She is seriously never going to trust me again. Mom, look, I am sorry. You just worry too much when I go places that you think are dangerous – and let’s be honest – you have enough to worry about right now without me adding to it. So maybe I stopped by Somaliland again on my way to Tanzania… but I am actually in Tanzania now – and you had nothing to worry about.
I have to say, Somaliland is the most eventful uneventful little country I work in. Over the course of less than four days – where essentially all I did was work – lots of things managed to happen. First I got to take my first armed convoy ride. This time I decided save a day of travel and add a bit of adventure to my life by flying commercial into the country through Ethiopia rather than taking the UN charter flight from Kenya. (The runway in the capital has completely fallen to dust. And, despite the rusting MiGs, we built that one. The one the Russians built up 2.5 hours up on the coast can still handle jets – and therefore is the only commercial entryway into the country.) Commercial travel is a slightly different experience. The guy sitting across the aisle was having qat as his inflight snack. And when you disembark, a great negotiation begins as to whether or not you need a visa, what said visa might cost, whether you need to pay entry fees on top of your visa, and what those might be. We settled on a free visa, $10 for my UN passport, with $3 additional to pay for the official stamps. The other UN guy in my convoy was apparently not as skilled a negotiator as I was – he had to pay $4 for his stamps.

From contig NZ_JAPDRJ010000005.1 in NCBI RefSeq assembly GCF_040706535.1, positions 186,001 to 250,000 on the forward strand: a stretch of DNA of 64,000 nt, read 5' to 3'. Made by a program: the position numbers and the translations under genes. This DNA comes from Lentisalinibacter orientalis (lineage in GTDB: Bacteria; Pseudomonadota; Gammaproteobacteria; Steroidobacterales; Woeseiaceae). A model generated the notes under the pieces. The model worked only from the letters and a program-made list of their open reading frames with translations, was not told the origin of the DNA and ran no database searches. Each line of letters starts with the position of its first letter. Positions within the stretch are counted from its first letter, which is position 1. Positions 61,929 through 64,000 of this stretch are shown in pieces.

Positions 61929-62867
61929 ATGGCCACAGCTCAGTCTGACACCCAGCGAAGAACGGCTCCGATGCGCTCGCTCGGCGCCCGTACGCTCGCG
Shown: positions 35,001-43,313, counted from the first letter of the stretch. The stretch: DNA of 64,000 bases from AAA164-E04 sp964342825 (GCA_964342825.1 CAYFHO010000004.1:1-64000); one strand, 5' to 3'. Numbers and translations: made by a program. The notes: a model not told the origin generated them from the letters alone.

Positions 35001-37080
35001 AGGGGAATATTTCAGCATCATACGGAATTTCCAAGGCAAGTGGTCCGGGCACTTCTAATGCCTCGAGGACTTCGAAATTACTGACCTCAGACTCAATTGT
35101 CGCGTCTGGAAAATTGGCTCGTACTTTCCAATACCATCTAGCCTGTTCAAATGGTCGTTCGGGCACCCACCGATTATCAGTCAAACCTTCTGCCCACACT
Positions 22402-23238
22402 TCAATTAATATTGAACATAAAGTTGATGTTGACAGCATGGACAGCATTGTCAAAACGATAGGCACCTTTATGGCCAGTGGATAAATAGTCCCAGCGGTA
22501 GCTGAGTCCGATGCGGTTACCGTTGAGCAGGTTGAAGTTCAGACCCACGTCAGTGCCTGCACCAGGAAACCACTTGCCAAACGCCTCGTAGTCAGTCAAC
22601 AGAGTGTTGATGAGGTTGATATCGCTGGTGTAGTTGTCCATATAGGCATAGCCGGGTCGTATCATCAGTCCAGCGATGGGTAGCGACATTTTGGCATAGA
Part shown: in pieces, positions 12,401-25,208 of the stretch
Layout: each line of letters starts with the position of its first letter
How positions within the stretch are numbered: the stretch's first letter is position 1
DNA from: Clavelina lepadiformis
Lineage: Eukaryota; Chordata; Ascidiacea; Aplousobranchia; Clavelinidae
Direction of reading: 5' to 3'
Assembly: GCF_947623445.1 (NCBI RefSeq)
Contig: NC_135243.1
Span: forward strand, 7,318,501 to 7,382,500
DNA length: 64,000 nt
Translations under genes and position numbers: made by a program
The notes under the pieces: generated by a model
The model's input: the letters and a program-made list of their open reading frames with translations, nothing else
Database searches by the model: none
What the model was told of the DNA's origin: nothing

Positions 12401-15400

I am including – in addition to the usual pictures – a video of Somaliland -driving from Berbera in the north to Hargeisa. (I wanted to add one more but it would take most of my natural life to upload.) And the white blocks in the photos are raw salt being sold in the market, while the big mushy looking ones are dates imported from Saudi.